If your loved one has lost his or her sense of taste, he or she probably no longer enjoys eating. So how do you ensure that your loved one gets the proper nutrition?
The loss of the sense of taste can have a devastating effect on nutritional health. Individuals at risk for losing the sense of taste include the elderly, people who have certain allergies, or those who use excessive nose drops or certain medications. Other physical factors include smoking, poor oral hygiene, dentures that rub the tongue, certain medical conditions, and the partial loss of the sense of smell. Additionally, the loss of taste can result from psychological factors such as loneliness at meals or the unwillingness or inability to cook. Finally, the loss of the sense of taste can result from circumstantial factors such as a limited food budget.
Regardless of the cause, the loss of taste often leads to nutritional problems. The individual may lose interest in eating to the point of malnutrition, overeat in an attempt to achieve pleasure from food, or use excess amounts of salt, sugar, or spices to compensate for the perceived lack of taste.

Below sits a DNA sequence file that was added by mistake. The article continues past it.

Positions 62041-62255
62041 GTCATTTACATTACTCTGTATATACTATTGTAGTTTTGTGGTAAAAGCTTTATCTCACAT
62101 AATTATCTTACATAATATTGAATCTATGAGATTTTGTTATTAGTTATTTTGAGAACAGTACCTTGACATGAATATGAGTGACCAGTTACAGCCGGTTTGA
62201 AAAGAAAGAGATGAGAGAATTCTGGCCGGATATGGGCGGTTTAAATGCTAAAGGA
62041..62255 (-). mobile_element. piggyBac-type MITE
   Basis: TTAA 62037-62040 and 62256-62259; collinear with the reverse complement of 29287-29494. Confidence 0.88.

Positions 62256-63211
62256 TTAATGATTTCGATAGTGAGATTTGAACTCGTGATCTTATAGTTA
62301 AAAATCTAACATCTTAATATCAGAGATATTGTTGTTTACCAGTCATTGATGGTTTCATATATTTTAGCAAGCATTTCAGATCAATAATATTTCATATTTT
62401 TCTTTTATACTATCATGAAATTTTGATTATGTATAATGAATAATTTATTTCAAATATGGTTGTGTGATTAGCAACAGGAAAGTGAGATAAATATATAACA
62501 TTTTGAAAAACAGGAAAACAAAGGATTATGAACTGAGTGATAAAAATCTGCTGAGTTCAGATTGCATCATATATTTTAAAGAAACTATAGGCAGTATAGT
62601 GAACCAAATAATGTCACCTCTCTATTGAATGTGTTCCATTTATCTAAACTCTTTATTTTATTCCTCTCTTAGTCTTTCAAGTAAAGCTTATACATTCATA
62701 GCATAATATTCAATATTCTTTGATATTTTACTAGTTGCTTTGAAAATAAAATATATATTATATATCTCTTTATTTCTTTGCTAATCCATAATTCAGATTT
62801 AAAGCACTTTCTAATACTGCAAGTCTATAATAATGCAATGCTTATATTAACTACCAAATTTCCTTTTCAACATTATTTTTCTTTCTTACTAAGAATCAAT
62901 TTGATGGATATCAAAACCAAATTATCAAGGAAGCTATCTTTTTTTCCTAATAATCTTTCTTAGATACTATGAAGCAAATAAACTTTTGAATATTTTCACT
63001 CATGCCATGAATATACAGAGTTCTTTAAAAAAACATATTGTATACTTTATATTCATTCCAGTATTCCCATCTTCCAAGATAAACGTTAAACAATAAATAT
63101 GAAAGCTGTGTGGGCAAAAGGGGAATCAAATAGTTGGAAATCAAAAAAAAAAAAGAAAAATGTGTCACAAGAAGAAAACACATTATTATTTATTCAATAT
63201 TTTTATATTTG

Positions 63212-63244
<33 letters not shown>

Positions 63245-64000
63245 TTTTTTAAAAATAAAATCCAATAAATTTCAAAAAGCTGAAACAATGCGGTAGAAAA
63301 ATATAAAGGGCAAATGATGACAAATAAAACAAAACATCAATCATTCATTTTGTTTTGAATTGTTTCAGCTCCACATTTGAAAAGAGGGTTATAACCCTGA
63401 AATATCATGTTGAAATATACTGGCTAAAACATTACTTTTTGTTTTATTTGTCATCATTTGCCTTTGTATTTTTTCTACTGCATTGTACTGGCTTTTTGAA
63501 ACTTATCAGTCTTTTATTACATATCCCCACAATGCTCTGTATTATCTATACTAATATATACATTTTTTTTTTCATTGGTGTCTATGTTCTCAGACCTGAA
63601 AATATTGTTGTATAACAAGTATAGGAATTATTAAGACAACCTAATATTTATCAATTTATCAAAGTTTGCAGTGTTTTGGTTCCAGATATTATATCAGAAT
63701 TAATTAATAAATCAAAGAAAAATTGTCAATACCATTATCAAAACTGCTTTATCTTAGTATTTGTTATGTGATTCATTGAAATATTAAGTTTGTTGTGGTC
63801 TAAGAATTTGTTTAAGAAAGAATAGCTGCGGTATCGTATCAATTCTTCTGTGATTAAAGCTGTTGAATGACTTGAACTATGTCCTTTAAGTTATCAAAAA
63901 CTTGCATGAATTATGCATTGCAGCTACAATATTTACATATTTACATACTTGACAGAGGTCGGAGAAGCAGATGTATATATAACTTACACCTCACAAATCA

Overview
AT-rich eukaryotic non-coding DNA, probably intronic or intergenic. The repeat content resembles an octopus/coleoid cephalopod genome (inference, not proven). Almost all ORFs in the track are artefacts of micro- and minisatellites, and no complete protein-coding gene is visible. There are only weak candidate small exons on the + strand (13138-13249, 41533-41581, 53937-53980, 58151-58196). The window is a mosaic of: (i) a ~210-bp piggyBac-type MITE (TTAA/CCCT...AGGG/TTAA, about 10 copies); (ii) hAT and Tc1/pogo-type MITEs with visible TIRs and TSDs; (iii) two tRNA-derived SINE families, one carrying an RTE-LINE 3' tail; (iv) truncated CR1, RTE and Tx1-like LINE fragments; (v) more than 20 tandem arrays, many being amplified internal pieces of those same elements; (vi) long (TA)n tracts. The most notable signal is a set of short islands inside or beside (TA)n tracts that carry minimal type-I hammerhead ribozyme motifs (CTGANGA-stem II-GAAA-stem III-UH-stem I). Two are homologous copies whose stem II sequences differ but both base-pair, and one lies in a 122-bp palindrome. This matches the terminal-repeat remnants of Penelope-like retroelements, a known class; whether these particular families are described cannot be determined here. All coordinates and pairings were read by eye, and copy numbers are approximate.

If your loved one has lost his or her sense of taste, what can you do to help him or her enjoy mealtimes more?
- Encourage exercise to stimulate the appetite.
- Encourage good oral hygiene.
- Invite your loved one to share meals with friends and family.
- Make the table appealing by using colorful placemats and napkins.
- Make the meal appealing by using foods with various colors and textures.
- Prepare foods that are familiar and liked by your loved one.
- Prepare a variety of foods.
- Prepare foods using a variety of seasonings (e.g., onion, garlic, oregano, mint, vinegar, or lemon juice).
- Prepare meats by marinating them in fruit juices, wines, or Italian dressing.
- Add texture to non-textured foods such as applesauce.
- Encourage your loved one to chew his or her food well, and to alternate bites of different kinds of food.
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